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Symister says picket of Government House will run for 17 days to recognize the 17 West Africans ‘lost’ at sea

(Real News) The Concerned Citizens group has decided to continue its picket of
the Governor-General’s Office for nine more days, bringing its action
to 17 days in total, in recognition and memory of the number of
West Africans “lost” during a boating tragedy in late April.
The group first mounted the action on Tuesday, May 30; and
Thursday, June 8, made eight days since it began, leaving nine more
days to go.

Attorney-at-law Leon Chaku Symister says the Nation must not
forget the 17 souls lost at sea. Therefore, members of the United
Progressive Party (UPP) will remain on the picket line with the
Concerned Citizens, following which other action will be taken.
He asserts that this will not be the usual seven-day or 10-day talk,
but the matter will be carried over the long haul.

Meanwhile, Symister says, the people will not accept that Sir Rodney
Williams – in spite of the Commissions of Inquiry Act – cannot call an
inquiry without the approval of the Cabinet. If they do, then what
will happen when there is clear evidence that the Executive is
involved in wrongdoing, he asks.

He says that neither the Cabinet nor the Parliament will agree to a
public inquiry into the African migrant-smuggling saga or the
Antigua Airways issue, since it would be a case of the Executive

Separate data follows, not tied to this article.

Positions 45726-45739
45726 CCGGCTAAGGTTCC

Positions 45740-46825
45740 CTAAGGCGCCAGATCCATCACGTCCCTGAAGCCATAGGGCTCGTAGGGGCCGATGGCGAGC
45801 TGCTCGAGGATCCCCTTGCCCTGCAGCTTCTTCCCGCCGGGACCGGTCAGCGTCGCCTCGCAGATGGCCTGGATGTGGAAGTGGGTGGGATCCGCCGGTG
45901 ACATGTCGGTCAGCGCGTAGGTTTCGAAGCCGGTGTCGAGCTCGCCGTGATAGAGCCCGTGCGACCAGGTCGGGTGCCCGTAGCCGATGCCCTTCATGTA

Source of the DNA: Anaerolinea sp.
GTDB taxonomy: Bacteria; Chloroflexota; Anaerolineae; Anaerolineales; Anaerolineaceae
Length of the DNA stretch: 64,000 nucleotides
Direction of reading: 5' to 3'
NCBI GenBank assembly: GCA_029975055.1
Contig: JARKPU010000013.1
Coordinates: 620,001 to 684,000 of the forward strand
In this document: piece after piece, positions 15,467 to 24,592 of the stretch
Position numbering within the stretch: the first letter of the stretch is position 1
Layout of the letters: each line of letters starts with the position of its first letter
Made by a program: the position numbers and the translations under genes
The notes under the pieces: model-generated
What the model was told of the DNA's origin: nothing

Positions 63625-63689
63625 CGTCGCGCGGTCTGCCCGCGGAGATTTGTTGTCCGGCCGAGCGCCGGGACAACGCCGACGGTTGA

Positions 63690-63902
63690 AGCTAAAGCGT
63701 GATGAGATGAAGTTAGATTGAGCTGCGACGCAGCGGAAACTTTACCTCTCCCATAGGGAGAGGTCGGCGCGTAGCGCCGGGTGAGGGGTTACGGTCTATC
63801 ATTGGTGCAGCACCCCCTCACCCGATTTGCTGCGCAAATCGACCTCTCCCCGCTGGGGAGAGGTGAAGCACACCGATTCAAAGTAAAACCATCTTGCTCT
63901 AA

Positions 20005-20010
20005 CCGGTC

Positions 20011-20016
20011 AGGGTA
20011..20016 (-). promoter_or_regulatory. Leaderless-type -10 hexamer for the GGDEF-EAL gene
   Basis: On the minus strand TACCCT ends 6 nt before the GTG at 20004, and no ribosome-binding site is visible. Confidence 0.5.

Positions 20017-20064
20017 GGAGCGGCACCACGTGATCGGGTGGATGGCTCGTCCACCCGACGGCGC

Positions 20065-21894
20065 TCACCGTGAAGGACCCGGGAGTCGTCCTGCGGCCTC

investigating itself.

According to Symister, Section 80 of the Constitution speaks to the
governor-general carrying out his duties in accordance with the
advice of the Cabinet. However, he notes that Section 80(1)(a)
speaks to the governor-general exercising his own discretion.

With all the legal opinions Sir Rodney has received from learned
King’s Counsels, both regionally and internationally, Symister notes
that not one has made mention of this section – preferring, instead,
to refer to “convention.”

Symister notes that the Commission of Inquiry Act states that it is
lawful to convene an inquiry where the governor-general thinks it is
advisable – and not when he is advised.

If the Act did not make such provisions, the attorney says, then he
could understand the legal opinions that Sir Rodney has received.
But based on the Constitution and on the relevant Act, the
Concerned Citizens and the UPP hold the opinion that the discretion
to call the inquiry rests with the governor-general.

Should the time come when they see that it is useless to continue
with the governor-general, he adds, then other actions will be
pursued. However, he reaffirms, this matter will not die.
In early May, the United Progressive Party held a Black March and
Candlelight Vigil in St. John’s, memorializing the Africans who
perished at sea trying to reach a US port from Antigua.

Symister says the Party may have to march again, with the meeting
ending up, once more, in front of Government House.
Unless the people stand up  today against this type of behaviour, the
attorney concludes, then we are lost.

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